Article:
The Film I Fell In Love With: Back To The Future

On Wednesday a massive packaged arrived in the mail, it was a poster frame. I had brought it to house one of the best movie posters of all time, the film encased in the frame is one of my most favourite films ever and that evening I was getting the chance to see it on the big screen for the first time.

My local Odeon has now gone up in my estimations, because all this week they have been showing modern classic’s on the big screen for one night only, and I was never going to pass on the chance to see a childhood favourite in it full glory.

My love of this film started one rainy Sunday afternoon on ITV, I remember asking if I would be able to eat my roast on the living room carpet, as I was so engrossed in the film I couldn’t pull myself away from the telly. The next weekend a boring trip to the garden centre became a worthwhile trip when I and my sister found a VHS in a bargain bin. We would watch the video when home and wait for the next weekend’s trip to the garden centre so we could grab the next instalment. This was the first film I remember falling in love with.

Back To The Future is simply among the most perfect, crowd-pleasing films of all time.It’s an easy fact to forget, mind. Sure, pretty much everyone who’s seen it will remember that it’s great, but it’s not until seeing it back in a theatrical environment, removed from most people’s usual context of catching two-thirds of it while slumped, bloated on a Boxing Day sofa, that it becomes apparent just how expertly crafted it is. It’s in possession of one of those scripts that simply does not waste a line. Every little nuance matters and every detail, large or small, has thought put into it. (Everyone spots Twin Pines Mall becoming Lone Pine Mall, but did you ever catch that the drunken bum on the bench has the same name, “Red”, as 1955’s mayor

Another thing that’s often overlooked is the surprisingly dark undercurrent it possesses at times. Again, the fact that its central notion essentially involves a guy getting caught in a love triangle with his mum has been endlessly discussed (and presented a particular headache for promoters, also leading to the script being turned down by Disney).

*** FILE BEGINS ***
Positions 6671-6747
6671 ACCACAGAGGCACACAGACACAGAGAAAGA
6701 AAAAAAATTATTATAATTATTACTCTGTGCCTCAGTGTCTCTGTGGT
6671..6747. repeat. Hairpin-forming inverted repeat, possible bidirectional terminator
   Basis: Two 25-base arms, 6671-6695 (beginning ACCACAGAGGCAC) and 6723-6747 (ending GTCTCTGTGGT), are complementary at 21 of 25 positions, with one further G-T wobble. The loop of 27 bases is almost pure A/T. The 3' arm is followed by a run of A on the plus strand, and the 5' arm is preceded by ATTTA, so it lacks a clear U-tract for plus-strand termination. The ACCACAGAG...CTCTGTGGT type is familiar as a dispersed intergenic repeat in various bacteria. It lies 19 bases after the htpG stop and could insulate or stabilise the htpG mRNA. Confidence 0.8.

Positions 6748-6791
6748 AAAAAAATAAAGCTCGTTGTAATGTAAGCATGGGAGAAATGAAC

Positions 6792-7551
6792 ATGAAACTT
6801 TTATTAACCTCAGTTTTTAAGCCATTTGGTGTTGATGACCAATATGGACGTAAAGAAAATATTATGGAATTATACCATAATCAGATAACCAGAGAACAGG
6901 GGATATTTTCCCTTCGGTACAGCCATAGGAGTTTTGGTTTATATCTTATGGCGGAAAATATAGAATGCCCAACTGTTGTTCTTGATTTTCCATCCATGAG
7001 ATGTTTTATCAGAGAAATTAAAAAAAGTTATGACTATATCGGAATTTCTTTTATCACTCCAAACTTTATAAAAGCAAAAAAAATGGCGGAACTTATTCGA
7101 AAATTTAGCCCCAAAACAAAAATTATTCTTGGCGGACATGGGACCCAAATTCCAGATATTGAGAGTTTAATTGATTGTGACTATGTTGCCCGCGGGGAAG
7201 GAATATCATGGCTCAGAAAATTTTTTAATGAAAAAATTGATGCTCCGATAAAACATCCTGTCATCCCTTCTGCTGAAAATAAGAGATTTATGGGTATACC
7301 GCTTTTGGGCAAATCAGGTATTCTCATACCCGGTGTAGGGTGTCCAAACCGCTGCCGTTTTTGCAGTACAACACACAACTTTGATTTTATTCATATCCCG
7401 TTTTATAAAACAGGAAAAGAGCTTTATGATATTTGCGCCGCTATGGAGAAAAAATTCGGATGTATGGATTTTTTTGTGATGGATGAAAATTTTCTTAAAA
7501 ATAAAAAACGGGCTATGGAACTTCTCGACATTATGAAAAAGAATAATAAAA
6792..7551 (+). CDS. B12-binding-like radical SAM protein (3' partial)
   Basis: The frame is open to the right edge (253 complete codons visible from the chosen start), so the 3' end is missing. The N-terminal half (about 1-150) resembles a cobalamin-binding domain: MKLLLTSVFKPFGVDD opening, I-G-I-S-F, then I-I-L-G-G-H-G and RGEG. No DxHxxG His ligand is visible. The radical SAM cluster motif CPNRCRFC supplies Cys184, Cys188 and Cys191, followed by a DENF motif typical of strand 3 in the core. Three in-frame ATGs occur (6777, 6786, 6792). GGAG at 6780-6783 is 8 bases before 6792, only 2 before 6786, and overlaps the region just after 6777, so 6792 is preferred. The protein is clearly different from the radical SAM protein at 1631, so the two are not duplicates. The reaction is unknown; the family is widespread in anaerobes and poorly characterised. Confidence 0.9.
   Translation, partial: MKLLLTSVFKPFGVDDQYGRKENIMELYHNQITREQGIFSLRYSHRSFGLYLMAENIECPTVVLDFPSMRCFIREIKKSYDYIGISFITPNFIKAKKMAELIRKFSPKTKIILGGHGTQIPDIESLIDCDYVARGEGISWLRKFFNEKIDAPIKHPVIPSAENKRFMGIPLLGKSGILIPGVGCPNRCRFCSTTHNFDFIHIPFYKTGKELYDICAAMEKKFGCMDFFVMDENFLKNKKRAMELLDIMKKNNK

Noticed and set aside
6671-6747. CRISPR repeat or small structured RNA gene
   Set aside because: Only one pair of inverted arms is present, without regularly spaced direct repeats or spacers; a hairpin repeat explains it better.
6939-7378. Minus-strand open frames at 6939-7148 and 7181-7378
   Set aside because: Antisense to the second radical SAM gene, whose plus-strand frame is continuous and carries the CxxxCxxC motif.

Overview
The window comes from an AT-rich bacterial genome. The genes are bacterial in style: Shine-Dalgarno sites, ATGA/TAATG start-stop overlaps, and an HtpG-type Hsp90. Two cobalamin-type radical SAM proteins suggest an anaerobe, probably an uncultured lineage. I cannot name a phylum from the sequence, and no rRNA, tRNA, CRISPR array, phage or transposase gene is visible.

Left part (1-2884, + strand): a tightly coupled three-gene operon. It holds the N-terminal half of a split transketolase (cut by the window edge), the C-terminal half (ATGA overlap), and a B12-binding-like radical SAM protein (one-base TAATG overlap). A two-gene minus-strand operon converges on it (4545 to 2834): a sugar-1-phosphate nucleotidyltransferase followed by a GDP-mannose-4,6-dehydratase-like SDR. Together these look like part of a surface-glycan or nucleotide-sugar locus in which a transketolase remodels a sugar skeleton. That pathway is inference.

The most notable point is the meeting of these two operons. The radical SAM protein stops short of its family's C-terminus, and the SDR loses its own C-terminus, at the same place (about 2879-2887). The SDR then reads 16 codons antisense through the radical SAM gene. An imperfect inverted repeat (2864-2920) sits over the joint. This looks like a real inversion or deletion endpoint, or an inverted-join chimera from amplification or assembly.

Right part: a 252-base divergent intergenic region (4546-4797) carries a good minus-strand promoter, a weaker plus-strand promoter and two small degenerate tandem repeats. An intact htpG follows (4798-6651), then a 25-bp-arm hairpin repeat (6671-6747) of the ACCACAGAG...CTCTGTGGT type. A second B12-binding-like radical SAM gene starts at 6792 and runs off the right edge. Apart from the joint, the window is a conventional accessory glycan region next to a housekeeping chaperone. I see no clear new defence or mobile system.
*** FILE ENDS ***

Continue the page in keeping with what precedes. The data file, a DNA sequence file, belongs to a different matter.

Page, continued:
Strikingly, it’s career-best work for everybody. No, literally everybody onscreen, one of those wonderfully rare examples of a film so good you know everyone’s having to raise their game just to stay on terms. Fox is magnificently appealing, no small feat given his character’s early cockiness, but he’s basically Ferris Bueller without the punchability. And in Doc Brown, Christopher Lloyd creates a trope figure so iconic it’s hard to believe he was basically the first example of it.

The film’s also practically a textbook lesson in the art of the set piece. We know them all by heart, but it doesn’t make each one any less thrilling. Johnny Be Goode remains an utter joy, the clock tower finale is still nail-biting, and nearly three decades on, Crispin Glover’s triumphant punch still moved the auditorium to cheers.Irrespective of its status as a family blockbuster, or as a ‘genre’ film, it’s not overstating it to say that Back To The Future is simply a masterpiece of cinema, full stop.

Back To The Future turned me back into that little child again on Wednesday evening, even though it was midnight in a darkled cinema, I could have swore I was sitting on my living room floor letting my roast go cold as I stared at the screen in pure unadulterated joy.


About lammpost911

A Man who has nothing better to do that join all the social networking sites and talk shit.
This entry was posted in Proper Reviews, Random Bullcrap and tagged , , , , . Bookmark the permalink.

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